By Mary Mugisha
Last month on 25 October, Uganda’s Foreign Minister, Sam Kutesa, visited Rwanda as President Yoweri Museveni’s special envoy to his Rwandan counterpart President Paul Kagame. This was the second such visit this year, apparently aimed at thawing the relationship between the two countries. However, it was unlikely that such visits would yield any results in the face of the same Museveni’s determination to destabilize his neighbour to the south as well as the continuing harassment of Rwandans in different parts of Uganda.
After the first such visit this January, the people of the two countries were keen to observe for any changes in the relations between the two countries, to see if there were any really tangible signs of change as far as the torture and harassment of Banyarwanda by Museveni’s intelligence agencies were concerned. However, and to the surprise of many, the very opposite happened soon after Kutesa returned from Rwanda. More innocent Rwandans in Uganda were detained for no apparent reason and sequestered in “safe houses” outside any legal controls, where they were tortured, with the lucky ones subsequently dumped on the border with Rwanda. Lucky because many others have disappeared after their abduction, leaving disraught relatives, friends and work associates wondering about their whereabouts and even whether they remain alive or have been killed.
It was some sort of clampdown against ordinary Rwandans going about their business in Uganda. Indeed, the harassment and torture of Rwandans by shadowy operatives of Museveni’s security organs is best exemplified by the widely reported incident early last month in the lead up to Kutesa’s visit. A Rwandan businessman, Patrick Niyigena was in Kampala preparing to travel to Nairobi by bus when he was abducted by agents of the Internal Security Organization (ISO).
In Niyigena’s case he was lucky to escape with his life, but is not so sure about his long term health after the ISO men that took him to a ‘safe house’ and tortured him badly, stealing his money in the process, and injected him with a substance into his arm that he is still unable to identify. After he came back to Kigali he has been appealing to the government to help him travel overseas for tests to identify the nature of the substance he was injected with and, where appropriate, obtain the needed treatment.
Cases like this have left Rwandans deeply uneasy. Significantly, Kutesa’s visits have done nothing to reduce that unease. Thus far, the only hopeful moment came from Anna Adeke, Uganda’s youth member of parliament, who tabled a motion in the House demanding that the security minister come to parliament and explain “the status of some Rwandan nationals who have been arrested and detained by security forces and not presented before court” detailing how the links between the Chieftaincy of Military Intelligence (CMI) and the rebel Rwandan National Congress (RNC) have negatively affected ordinary Rwandans in Uganda and were seriously eroding Uganda’s relations with a neighbour and fellow EAC member.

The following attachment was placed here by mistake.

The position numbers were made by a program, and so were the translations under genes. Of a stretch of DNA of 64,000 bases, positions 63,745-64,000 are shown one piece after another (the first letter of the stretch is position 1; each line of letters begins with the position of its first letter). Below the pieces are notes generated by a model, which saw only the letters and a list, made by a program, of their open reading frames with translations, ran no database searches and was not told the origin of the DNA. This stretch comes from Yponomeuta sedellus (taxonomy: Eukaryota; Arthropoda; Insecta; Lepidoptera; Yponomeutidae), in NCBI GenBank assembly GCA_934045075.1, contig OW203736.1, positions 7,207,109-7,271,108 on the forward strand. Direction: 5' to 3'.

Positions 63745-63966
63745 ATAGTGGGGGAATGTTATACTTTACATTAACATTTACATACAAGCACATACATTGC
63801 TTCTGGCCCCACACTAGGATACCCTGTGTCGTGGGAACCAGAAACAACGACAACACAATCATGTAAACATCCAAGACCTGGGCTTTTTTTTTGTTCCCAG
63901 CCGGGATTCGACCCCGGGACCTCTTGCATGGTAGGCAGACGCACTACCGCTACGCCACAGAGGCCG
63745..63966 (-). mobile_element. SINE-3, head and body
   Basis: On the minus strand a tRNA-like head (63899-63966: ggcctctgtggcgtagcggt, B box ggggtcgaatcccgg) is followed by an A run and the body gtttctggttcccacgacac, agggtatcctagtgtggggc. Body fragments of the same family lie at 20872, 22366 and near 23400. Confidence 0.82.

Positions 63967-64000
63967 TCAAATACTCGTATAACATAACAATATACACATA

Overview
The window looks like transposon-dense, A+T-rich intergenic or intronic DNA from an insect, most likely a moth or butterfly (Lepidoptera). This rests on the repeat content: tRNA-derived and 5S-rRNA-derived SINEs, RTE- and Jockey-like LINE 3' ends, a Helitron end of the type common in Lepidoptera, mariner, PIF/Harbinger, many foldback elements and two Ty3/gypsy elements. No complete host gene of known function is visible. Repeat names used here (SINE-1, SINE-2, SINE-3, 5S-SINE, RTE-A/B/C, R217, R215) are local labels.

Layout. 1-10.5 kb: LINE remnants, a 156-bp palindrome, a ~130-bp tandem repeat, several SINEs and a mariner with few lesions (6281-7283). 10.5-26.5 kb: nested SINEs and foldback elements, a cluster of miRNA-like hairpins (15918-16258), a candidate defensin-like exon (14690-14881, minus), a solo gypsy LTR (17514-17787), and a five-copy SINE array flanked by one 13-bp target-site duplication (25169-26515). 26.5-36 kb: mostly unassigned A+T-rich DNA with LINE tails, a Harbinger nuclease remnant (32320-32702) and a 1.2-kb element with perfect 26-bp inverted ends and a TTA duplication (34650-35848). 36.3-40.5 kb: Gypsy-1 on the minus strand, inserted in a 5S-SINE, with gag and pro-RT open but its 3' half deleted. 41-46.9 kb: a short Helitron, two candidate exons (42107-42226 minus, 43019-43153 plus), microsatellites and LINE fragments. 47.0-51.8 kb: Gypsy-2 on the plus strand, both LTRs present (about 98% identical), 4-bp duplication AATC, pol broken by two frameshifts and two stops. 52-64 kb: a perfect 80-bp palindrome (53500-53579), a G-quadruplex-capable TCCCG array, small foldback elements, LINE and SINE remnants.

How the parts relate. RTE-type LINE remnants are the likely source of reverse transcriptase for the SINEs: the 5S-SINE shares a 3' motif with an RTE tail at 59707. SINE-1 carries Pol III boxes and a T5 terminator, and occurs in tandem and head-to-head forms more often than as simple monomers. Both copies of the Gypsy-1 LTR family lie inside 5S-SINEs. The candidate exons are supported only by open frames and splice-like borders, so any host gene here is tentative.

“As long as the Ugandan authorities do not address serious issues like this, what is the reason of Kutesa going to Kigali?” asked an analyst who was reacting on the subject of Kutesa’s visit to Kigali.
Analysts also contend that another issue that has to be resolved if visits like the foreign minister’s are ever to have meaning is that of several fugitives that participated in the Genocide against the Tutsi in Rwanda who have found sanctuary in Uganda. None of these suspects has been apprehended, and they are going about their lives without any authority lifting a finger against them despite their criminal history being known by Ugandan authorities.
Why criminals find Uganda to be a safe haven is worth consideration. As a matter of fact, it seems clear that Museveni is “signalling to fugitives they have nothing to fear in Uganda and that they are indeed welcome to stay,” according to another analyst.
According to sources from Kigali, of the about 1000 active arrest warrants against genocide fugitives worldwide, around 250 of them are for those who reside in Uganda. Not a single one of them has been apprehended by Ugandan authorities. In fact, even those suspects who had previously needed to hide when they were still in such other countries as Malawi and Zambia have since relocated to Uganda, perceiving it to be safer for them because once there they don’t have to remain in hiding.
It is said that these people, who live in several areas all over the country, like Fort Portal, Kasese, Mubende and others, have set up businesses and others have even joined local politics.
“How can something like this happen? If even Europeans have the decency to arrest and repatriate genocide suspects, why not Uganda?” is the question most Rwandan genocide survivors ask. “Museveni is not the person we thought he was; otherwise, how can those who killed our loved ones get protection from him?” asked a genocide survivor from the former Murambi Commune, where some of the worst massacres took place and today is a site of one of the country’s most horrifying genocide museums.
Analysts also agree that unless Museveni gives up on his ambition to destabilize Rwanda by facilitating the recruitment for Kayumba Nyamwasa’s terrorist organization (the RNC) and similar outfits, then “no matter how many visits to Kigali by Ugandan officials, it will show Museveni is not honest in his words or intentions,” said a retired journalist, who added, “What Museveni needs to do is to put an end to these acts of sabotage, not to send special envoys with empty packages.”